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Identifying as Aboriginal and Torres Strait Islander

Child Safety staff have a statutory responsibility to accurately identify Aboriginal and Torres Strait Islander children. This is to ensure ongoing intervention reflects culturally appropriate service delivery that is specific to their individual needs and circumstances.

Child Safety staff must to talk with parents and families, at the earliest and most appropriate time, about their cultural identity. In this way, we can make sure that when the cultural support plan is developed, the child is assisted in maintaining their identity and remaining connected to the culture and community which is specific to them.

The information captured in the cultural support plan should be gathered in partnership with those who are best placed to provide this information—the child, their family, Elders, and those community members of significance to the child. This information should be accurately recorded in ICMS.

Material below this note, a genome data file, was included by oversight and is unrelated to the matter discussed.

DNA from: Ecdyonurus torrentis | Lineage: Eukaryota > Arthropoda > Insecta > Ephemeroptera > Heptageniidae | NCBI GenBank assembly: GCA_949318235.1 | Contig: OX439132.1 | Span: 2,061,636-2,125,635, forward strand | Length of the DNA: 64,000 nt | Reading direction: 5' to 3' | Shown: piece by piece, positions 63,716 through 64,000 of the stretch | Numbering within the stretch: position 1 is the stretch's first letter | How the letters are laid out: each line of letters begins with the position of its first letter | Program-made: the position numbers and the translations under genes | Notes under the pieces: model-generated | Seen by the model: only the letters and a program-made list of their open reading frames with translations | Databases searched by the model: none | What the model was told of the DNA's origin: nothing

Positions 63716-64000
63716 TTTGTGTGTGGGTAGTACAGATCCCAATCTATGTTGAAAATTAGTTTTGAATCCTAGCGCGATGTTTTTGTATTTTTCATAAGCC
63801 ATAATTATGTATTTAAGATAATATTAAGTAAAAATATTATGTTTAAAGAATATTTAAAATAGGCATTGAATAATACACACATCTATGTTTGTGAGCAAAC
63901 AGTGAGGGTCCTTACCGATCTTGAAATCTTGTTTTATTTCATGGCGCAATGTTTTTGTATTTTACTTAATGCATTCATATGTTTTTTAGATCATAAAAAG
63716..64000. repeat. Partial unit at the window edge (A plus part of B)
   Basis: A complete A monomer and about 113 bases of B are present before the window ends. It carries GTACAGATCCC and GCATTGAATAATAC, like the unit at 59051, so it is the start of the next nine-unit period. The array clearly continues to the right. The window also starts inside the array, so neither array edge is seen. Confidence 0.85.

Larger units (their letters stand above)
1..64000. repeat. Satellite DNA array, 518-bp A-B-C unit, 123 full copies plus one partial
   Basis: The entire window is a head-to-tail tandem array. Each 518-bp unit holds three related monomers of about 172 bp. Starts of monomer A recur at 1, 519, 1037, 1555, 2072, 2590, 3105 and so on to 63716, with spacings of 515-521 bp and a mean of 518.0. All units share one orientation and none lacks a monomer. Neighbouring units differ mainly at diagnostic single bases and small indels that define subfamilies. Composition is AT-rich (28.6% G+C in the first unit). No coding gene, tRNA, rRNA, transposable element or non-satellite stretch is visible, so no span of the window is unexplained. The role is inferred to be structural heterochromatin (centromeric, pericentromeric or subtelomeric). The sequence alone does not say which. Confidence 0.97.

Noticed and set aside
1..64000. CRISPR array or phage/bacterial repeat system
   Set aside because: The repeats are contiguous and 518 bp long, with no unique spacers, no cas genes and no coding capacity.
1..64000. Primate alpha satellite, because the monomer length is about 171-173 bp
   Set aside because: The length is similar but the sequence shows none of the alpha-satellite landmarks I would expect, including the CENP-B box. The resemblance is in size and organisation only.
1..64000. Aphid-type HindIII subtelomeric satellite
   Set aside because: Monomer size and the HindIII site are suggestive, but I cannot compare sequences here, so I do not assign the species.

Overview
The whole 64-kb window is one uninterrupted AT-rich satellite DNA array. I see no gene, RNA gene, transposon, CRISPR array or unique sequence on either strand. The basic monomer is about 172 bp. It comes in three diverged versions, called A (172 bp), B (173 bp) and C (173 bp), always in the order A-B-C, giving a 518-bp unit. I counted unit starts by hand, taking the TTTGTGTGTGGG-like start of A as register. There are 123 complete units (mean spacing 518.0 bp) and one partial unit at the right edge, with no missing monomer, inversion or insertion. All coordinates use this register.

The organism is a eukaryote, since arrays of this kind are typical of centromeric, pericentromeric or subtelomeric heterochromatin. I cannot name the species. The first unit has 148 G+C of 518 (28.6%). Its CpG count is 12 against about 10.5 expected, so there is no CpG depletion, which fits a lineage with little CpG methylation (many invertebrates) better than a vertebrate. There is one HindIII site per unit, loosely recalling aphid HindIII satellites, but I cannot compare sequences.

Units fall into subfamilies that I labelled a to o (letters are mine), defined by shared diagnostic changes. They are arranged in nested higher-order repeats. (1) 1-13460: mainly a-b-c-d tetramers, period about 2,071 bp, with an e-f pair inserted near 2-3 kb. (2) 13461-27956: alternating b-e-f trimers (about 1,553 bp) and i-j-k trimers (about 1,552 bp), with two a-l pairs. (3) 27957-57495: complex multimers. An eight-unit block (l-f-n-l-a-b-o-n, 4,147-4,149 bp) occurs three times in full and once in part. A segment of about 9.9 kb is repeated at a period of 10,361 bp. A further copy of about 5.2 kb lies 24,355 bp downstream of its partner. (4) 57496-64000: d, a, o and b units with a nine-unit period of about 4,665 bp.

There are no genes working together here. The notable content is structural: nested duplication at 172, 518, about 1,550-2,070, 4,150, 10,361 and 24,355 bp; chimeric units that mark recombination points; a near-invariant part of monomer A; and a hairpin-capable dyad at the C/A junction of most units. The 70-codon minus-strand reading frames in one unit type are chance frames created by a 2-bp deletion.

When an Aboriginal and Torres Strait Islander child or their parents choose to not identify with their Aboriginal and Torres Strait Islander heritage and community, Child Safety will still recognise the child as being of Aboriginal and Torres Strait Islander descent. Cultural information for the child will still be gathered and recorded accurately in the cultural support plan and on ICMS.


Cultural consideration

Before entering any information into a cultural support plan, obtain the views and wishes of the family to ensure you are working respectfully and sensitively with children who have been adopted through traditional adoption or island custom.

Traditional adoption involves the transfer of a child from the biological parent(s) (the ‘giving parents’) to another person or couple (the ‘receiving parents’) to be raised as their own. This can be considered a taboo subject to openly discuss, and children may not be aware of their circumstances.

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